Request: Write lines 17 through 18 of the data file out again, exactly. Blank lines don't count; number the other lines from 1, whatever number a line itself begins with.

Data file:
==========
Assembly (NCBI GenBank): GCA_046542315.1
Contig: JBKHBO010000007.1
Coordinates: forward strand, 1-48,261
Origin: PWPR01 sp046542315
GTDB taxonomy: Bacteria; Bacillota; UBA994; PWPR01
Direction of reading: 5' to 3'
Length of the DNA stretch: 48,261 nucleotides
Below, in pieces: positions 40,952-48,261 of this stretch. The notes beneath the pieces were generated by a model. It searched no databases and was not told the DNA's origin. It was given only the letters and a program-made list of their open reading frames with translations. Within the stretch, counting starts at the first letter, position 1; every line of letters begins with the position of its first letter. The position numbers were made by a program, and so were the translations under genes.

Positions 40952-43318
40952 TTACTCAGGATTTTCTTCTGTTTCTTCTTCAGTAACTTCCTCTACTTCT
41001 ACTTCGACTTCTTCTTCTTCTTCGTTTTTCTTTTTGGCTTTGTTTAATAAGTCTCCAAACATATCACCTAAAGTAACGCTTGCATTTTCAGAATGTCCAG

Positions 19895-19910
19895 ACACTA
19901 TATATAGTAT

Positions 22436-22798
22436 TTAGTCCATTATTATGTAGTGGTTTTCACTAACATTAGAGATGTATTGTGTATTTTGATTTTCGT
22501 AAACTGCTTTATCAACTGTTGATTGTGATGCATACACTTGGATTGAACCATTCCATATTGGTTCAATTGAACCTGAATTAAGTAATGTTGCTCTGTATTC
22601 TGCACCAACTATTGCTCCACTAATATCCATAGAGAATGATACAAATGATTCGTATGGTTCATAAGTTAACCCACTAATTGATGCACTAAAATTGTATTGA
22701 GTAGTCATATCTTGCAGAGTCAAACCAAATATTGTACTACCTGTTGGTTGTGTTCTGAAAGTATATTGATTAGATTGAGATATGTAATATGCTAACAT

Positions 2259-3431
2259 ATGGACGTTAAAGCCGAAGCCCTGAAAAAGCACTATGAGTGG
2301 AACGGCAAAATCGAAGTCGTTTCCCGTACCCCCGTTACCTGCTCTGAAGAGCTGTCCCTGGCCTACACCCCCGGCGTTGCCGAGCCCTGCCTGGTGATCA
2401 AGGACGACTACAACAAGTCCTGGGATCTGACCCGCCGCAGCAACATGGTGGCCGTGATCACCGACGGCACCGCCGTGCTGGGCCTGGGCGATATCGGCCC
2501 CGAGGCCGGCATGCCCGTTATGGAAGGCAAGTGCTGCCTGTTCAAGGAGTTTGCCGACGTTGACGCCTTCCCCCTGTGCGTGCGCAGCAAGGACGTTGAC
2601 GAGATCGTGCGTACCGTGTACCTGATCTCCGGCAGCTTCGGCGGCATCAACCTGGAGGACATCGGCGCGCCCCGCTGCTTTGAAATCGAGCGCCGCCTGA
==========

22501 AAACTGCTTTATCAACTGTTGATTGTGATGCATACACTTGGATTGAACCATTCCATATTGGTTCAATTGAACCTGAATTAAGTAATGTTGCTCTGTATTC
22601 TGCACCAACTATTGCTCCACTAATATCCATAGAGAATGATACAAATGATTCGTATGGTTCATAAGTTAACCCACTAATTGATGCACTAAAATTGTATTGA